Atlantic gains another tropical storm

The Atlantic is full of tropical activity with two storms and one depression. [National Hurricane Center]

The Atlantic gained another tropical storm overnight as a depression upgraded its status to become the second named storm in the ocean.
Tropical depression eight, now Tropical Storm Helene, is lurking southeast of the Cabo Verde Islands with maximum sustained winds of 45 mph. National Weather Service meterologist Dustin Norman said it’s expected to trek west across the Atlantic and curve out over the sea where it will dissipate.

The other Atlantic tropical storm is Florence — which was a hurricane, and is expected to regain that status by Tuesday — is taking aim at the east coast.

The Bay area shouldn’t see any effects from the storms, though, Norman said. Right now, models show North and South Carolina as the biggest targets for Florence. But he warned, the entire eastern seaboard should be on alert.

“There is still some sufficient uncertainty given that it’s five to six days out,” Norman said.

The storm will need close monitoring over the next several days, but Normal said forecasters don’t expect it to move toward Florida.

“This weekend you can expect the weather to be the same old, same old,” he said.

The biggest difference about this weekend? Instead of several sporadic thunderstorms that’s been happening this week, residents can expect a single storm to last a bit longer. Temperatures are expected to be in the 90s.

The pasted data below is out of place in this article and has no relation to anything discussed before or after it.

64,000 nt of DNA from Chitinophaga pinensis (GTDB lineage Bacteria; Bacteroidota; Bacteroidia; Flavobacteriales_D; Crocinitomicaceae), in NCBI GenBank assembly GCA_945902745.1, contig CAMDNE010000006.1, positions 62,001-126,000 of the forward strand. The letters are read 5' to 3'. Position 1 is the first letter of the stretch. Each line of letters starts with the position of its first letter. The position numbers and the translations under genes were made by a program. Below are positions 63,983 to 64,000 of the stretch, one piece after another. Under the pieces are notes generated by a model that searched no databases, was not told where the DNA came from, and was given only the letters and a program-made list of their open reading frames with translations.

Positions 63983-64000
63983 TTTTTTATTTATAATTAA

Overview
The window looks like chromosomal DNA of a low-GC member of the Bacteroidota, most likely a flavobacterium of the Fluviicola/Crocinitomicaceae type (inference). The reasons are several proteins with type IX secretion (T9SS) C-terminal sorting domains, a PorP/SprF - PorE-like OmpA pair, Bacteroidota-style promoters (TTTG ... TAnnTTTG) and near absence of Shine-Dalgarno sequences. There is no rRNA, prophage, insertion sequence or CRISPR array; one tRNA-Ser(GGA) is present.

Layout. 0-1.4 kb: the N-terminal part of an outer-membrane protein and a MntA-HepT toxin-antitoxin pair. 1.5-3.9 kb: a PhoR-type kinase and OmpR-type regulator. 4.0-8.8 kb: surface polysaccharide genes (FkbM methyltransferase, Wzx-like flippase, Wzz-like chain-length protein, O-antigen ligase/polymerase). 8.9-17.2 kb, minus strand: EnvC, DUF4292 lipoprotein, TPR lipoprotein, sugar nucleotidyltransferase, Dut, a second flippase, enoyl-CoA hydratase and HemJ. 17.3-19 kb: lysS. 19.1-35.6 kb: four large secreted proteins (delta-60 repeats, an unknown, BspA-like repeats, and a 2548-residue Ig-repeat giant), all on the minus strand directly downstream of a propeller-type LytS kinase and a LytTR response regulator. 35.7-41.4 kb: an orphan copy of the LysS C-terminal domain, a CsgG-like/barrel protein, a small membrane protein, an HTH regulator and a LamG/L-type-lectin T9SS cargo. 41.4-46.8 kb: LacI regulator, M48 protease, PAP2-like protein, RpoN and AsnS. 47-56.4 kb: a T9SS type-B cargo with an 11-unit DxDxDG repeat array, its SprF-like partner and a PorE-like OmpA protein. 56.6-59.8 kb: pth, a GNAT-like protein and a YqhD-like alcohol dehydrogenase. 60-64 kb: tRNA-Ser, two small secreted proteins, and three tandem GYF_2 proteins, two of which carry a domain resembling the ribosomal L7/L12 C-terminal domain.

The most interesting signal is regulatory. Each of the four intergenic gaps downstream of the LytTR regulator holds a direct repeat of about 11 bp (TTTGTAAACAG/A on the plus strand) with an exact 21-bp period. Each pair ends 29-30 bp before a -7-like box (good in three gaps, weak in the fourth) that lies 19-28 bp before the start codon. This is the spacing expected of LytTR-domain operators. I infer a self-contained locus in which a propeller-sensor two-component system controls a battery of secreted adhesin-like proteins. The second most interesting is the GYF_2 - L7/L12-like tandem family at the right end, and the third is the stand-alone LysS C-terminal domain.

Monday is considered the peak day of hurricane season (it is also the anniversary of Hurricane Irma making landfall in Florida on Sept. 10, 2017.) This year, Weather Underground director of meteorology Jeff Masters said, that day also happens to coincide with when ocean waters are at its warmest: “It doesn’t happen often but when it does, it can contribute to increased storm activity.”

There is another tropical depression, number nine, that meterologists are beginning to watch as early indicators show that the storm could come up through the Gulf of Mexico — but that’s three weeks away.

In the eastern Pacific, Hurricane Olivia is more than 1,600 miles off the coast of Hawaii and is expected to draw close to Honolulu by Wednesday. And in the western Pacific, tropical depression Mangkhut is approaching Guam and has the potential to strengthen into a typhoon.

It’s been 26 years since three major storms have formed in both the Atlantic and Pacific oceans and threatened the United States and its territories in both hemispheres and could all make landfall at about the same time.

Contact McKenna Oxenden at Follow @mack_oxenden

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